Paul's Everest challenge in memory of his son

A grieving father has completed an Everest challenge in memory of his son.

Friday, 11th January 2019, 6:37 pm
Updated Friday, 11th January 2019, 6:39 pm
Paul Pawson completed his Everest challenge in memory of his son Ryan who died from meningitis in 2016.

Paul Pawson, of Choppington, wanted “to get as close to heaven as possible” to feel closer to his 20-year-old son Ryan, who he lost to meningitis two years ago.

Aiming to reach Everest base camp, he took a banner reading Dad’s Trek for Ryan.

The emotional trek was in aid of charity Meningitis Now, which has supported the family since Ryan’s death.

So far Paul has raised £2,600, with donations still being taken via was in Las Vegas when Ryan became ill in October 2016.

He said: “It was the first holiday that my partner and I had gone on without Ryan.

“To be honest, I didn’t really enjoy the trip, and we were just leaving the hotel to come home when I got a phone call from my brother-in law telling me that Ryan wasn’t very well and that he had been rushed to hospital with meningitis.

“We jumped in a taxi and got to the airport as fast as we could. I was going up the escalator to check-in my bags when my brother rang again and told me that Ryan had passed away.

“The first thing I did when I got home was go to see Ryan in the Chapel of Rest. I received no support at all. The only bit of support I received was when Steve Dayman (founder of Meningitis Now) showed up at my house.

“He was the only person that sat down with us to explain what meningitis is. I found that very helpful because I knew my son had died, but I didn’t know what meningitis was.

“When people asked me what had happened I wanted to be able to tell them.”

Speaking of the challenge, he said: “The day I set off to do the challenge I was petrified, and nothing really scares me. I am not super fit and some of the fittest people I met on the challenge couldn’t do it.

“Why Everest? I was asked. My reason was to get as close to heaven as possible. I needed to feel closer to my son. I also wanted to do it myself, not by helicopter.

“On day two I honestly thought I was going to die. I was on the mountain and I had to stop. I was in so much pain. I was aching and couldn’t breathe because of the altitude.

“There was a rock in front of me, above me and behind me. Something just said in my brain stop, just stop, and I stopped. I said to myself if I take one step back I’m finished, if I take one step forward I will finish it. Without thinking I stepped forward and from that moment I never stopped.”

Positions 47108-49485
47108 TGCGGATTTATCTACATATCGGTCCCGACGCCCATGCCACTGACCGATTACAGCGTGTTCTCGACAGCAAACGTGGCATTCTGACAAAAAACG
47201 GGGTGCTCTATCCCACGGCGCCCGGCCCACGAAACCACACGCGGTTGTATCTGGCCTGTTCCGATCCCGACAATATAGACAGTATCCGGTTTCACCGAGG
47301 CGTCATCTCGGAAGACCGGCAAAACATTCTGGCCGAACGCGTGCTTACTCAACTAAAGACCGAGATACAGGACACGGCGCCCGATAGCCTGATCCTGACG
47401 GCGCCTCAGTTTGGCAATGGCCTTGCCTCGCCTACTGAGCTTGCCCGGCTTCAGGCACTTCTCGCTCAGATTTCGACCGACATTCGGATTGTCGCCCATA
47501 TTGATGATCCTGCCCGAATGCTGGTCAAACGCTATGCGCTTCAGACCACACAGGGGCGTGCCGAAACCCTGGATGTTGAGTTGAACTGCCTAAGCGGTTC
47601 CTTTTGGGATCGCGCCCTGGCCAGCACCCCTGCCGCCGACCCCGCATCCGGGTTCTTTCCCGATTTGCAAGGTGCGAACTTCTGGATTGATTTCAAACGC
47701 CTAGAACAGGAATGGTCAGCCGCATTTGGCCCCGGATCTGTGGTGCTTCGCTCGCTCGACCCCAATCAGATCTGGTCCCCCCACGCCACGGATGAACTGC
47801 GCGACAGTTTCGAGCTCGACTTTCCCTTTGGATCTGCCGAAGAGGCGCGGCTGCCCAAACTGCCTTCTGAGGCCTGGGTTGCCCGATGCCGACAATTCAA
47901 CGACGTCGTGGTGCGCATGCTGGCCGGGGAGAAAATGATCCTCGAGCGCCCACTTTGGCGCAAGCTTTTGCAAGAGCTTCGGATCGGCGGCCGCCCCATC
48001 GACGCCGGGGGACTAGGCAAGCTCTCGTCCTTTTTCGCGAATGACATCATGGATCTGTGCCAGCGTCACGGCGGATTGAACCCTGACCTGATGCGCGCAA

He added: “The Sherpas would carry our sleeping bags, etc, but I didn’t let anyone carry my banner. I kept that with me at all times. I wanted to carry Ryan to the top. We would stay together.

“The moment you see Everest it is amazing, it is incredible, just beautiful.

“People say you find the strength you need to just do it and Ryan was my strength.”

My mates also got behind me, but in their own way of telling me that I couldn’t do it as they knew that would push me harder to prove them wrong.

“When I got to the top I couldn’t control my emotions. I felt, in the only way that I can describe it, as ‘not empty’. I felt close to Ryan, he was definitely with me, and had been waiting for me to reach the top.

“I was presented with a medal and scarf, which I now hang in Ryan’s bedroom at home. It was such an emotional rollercoaster, and a lot harder to do than I thought it would be. It was Ryan that gave me the inner strength to do it.

“I want people to understand why I did this. I am doing it to raise a pound from everyone so that I can help raise awareness.

“The challenge is for those kids losing limbs and confined to a wheelchair. I want to support them and help the charity in its aim to achieve its vision that ‘one day no one will lose their life to meningitis’. I see the real problem and I really want other people to as well.

“These big challenges are important to me. I need to feel like I am trying to do something to help save other people’s lives, especially the kids that are dying or being disabled because of this horrendous disease.”

Sarah Lockey, community fundraiser for Meningitis Now in the north east, said: “We’re so grateful to Paul for supporting our work in this way and helping us to raise such valuable awareness – what an emotional rollercoaster this has been for him.

“His support will make a real difference to those who are at risk from meningitis and those whose lives have already been changed forever because of it.”

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